The Chinese freaked out because their fourth quarter 2008 GDP growth was around 6.8%. That meant the Chinese economy wasn’t creating enough jobs to absorb the supply of migrant labour coming to big cities.
So they pulled the trigger on a massive stimulus. It amounted to just under $600 billion—or 50% of Aussie GDP if you like! If you look at the figures, more than half that, or around $300 billion, was infrastructure spending. That’s what created a huge surge in demand for iron ore and coal. And that’s why export prices and earnings spiked that year, which also helped GDP.
CN: So you’re saying the stimulus in Australia added to household and government debt, contributed short-term bogus GDP growth, and that Australia could have spent that time paying down debt and waiting for China to deliver a far bigger benefit to GDP later in the year?
DD: Exactly. Government spending always delivers a short-term boost to GDP. But what you don’t see are the costs of paying interest on the debt. That’s because the government doesn’t have a surplus anymore. If it wants to spend money it can only get it two ways. It can raise taxes on you or on a corporation. But if it does that, it lowers the ‘C’ and ‘I’ in the GDP equation because it takes money out of your wallet or money a business might invest. The other option is to borrow money. That’s what it’s been doing. Total government debt is now over $300 billion.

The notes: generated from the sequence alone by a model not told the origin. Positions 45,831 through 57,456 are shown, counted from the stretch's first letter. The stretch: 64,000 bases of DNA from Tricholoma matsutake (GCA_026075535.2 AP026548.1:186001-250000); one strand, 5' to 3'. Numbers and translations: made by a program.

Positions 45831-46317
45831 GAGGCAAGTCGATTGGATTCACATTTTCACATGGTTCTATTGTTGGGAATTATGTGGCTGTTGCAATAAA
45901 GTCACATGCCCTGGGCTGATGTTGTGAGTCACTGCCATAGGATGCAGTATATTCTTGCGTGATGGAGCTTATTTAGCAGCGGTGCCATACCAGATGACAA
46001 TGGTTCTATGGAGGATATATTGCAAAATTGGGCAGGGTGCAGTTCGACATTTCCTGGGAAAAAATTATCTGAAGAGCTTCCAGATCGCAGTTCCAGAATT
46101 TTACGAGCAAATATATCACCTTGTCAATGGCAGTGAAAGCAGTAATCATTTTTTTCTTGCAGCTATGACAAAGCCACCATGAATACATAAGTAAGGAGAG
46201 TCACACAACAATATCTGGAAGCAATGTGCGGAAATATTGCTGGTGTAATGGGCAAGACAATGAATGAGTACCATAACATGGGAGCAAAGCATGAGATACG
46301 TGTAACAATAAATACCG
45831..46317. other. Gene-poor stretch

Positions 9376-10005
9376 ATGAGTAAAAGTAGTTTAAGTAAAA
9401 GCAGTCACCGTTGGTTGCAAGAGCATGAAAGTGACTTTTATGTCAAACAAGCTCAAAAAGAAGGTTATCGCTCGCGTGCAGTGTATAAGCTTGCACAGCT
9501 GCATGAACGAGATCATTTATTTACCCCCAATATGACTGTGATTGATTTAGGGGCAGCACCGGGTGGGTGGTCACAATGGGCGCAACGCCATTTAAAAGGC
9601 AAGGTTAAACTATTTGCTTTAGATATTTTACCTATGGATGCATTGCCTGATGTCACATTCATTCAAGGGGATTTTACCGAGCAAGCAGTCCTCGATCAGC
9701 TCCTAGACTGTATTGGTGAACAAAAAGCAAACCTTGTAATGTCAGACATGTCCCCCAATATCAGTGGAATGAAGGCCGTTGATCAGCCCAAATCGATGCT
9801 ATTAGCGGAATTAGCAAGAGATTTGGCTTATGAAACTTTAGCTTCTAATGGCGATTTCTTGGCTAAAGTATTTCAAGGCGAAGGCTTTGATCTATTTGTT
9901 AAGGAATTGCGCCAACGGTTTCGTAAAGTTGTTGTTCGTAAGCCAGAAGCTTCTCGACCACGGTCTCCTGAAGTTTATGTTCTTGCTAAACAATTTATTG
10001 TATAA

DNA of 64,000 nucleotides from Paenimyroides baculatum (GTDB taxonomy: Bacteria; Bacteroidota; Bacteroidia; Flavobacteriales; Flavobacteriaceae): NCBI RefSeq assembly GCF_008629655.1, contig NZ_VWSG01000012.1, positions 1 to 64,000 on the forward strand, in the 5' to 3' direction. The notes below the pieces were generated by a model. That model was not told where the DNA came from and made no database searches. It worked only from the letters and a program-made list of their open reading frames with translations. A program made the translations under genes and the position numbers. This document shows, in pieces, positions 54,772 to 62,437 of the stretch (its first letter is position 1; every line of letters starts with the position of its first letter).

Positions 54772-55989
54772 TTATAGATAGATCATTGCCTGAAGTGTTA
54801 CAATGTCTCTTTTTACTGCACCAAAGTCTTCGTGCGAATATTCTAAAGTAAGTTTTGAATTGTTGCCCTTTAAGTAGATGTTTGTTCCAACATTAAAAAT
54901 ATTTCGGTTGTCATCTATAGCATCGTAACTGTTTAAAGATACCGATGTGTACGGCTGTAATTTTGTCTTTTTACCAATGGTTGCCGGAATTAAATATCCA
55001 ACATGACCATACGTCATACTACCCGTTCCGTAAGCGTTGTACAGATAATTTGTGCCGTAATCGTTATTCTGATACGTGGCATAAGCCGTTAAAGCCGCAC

CN: Some people might be wondering, wasn’t that worth it?
DD: You’ll have to ask the people who are going to be paying for it for years to come. They get the interest bill on the debt without the plasma screen TV. The way I see it, recessions are like medicine. They cure the disease of too much debt or speculation and bad investment decisions. Recessions are the economy healing itself and preparing for another phase of growth based on savings and production. You can avoid technical recessions by boosting GDP through government spending. But the cost has to be paid later.
And what’s worse, because so many people misunderstand GDP, they took the ‘no recession’ signal as a sign that it was okay to borrow. That’s why you have house prices soaring in the capital cities. And that’s why you have us approaching record household-debt-disposable-income levels.
Stay tuned tomorrow for why Australia is still heading for ‘Recession 2014’